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Are the Basques and their language the last remnants of Atlantis from further south on the Iberian peninsula?

Question #139623. Asked by kingofmates.
Last updated Mar 06 2015.
Originally posted Mar 06 2015 12:04 PM.

MiraJane star
Answer has 4 votes
Currently Best Answer
MiraJane star
10 year member
308 replies avatar

Answer has 4 votes.

Currently voted the best answer.
According to this site, yes.
Many people left Atlantis before it sank. The Basques believe they are descendants of Atlanteans.
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While observing and studying a group of linguistically interrelated Indian tribes along the Amazon River, archaeologist Marcel Homet learned that their common language, Tupi-Guarani, contains idioms that are strikingly similar to the Basque language. Edgar Cayce says the ancestors of the Basques were Atlanteans who moved to the Pyrenees Mountains of southwestern Europe.
[ url needs to be updated ]

Mar 06 2015, 12:21 PM
Answer has 2 votes
16 year member
31 replies avatar

Answer has 2 votes.
There are other, possibly more likely explanations for the uniqueness of the Basque language and culture.

The Basque language is thought to be a genetic language isolate. Thus Basque contrasts with other European languages, almost all of which belong to the broad Indo-European language family. Another peculiarity of Basque is that it has been spoken continuously in situ, in and around its present territorial location, for longer than other modern European languages, which have all been introduced in historical or prehistorical times through population migrations or other processes of cultural transmission.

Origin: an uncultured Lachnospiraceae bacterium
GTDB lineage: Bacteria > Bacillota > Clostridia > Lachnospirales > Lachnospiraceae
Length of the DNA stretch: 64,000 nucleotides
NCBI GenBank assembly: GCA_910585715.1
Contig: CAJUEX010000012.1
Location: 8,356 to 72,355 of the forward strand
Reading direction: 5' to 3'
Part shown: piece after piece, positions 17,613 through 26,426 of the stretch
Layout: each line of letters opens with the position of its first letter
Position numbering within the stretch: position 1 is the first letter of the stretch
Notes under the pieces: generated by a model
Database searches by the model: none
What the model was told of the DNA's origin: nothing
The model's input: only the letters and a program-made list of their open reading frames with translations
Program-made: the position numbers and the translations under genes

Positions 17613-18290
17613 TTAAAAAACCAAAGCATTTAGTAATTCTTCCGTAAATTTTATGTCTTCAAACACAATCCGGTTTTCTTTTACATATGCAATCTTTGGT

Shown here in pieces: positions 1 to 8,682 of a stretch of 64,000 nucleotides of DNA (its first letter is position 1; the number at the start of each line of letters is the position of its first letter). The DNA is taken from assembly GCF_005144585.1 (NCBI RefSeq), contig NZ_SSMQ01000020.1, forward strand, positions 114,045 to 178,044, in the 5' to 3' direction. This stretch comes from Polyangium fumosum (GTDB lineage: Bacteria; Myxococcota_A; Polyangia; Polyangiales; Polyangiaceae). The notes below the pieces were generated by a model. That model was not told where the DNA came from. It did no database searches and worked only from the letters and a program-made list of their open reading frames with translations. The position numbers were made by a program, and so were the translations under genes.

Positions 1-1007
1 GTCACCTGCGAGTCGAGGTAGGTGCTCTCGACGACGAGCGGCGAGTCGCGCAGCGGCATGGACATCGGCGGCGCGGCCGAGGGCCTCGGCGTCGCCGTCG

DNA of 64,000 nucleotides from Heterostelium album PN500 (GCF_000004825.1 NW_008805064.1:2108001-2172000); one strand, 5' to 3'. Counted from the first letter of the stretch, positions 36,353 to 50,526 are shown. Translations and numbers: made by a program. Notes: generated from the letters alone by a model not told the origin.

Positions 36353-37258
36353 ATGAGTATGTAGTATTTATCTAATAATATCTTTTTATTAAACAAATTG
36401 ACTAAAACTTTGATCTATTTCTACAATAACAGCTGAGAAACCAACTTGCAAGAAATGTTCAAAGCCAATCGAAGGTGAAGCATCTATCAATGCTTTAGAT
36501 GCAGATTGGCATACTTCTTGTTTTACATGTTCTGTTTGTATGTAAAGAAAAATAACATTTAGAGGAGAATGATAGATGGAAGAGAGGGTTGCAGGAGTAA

The impossibility of linking Basque with its Indo-European neighbors in Europe has inspired many scholars to search for its possible relatives elsewhere. Besides many pseudoscientific comparisons, the appearance of long-range linguistics gave rise to several attempts to connect Basque with geographically very distant language families. All hypotheses on the origin of Basque are controversial, and the suggested evidence is not generally accepted by most linguists.

Mar 06 2015, 12:55 PM
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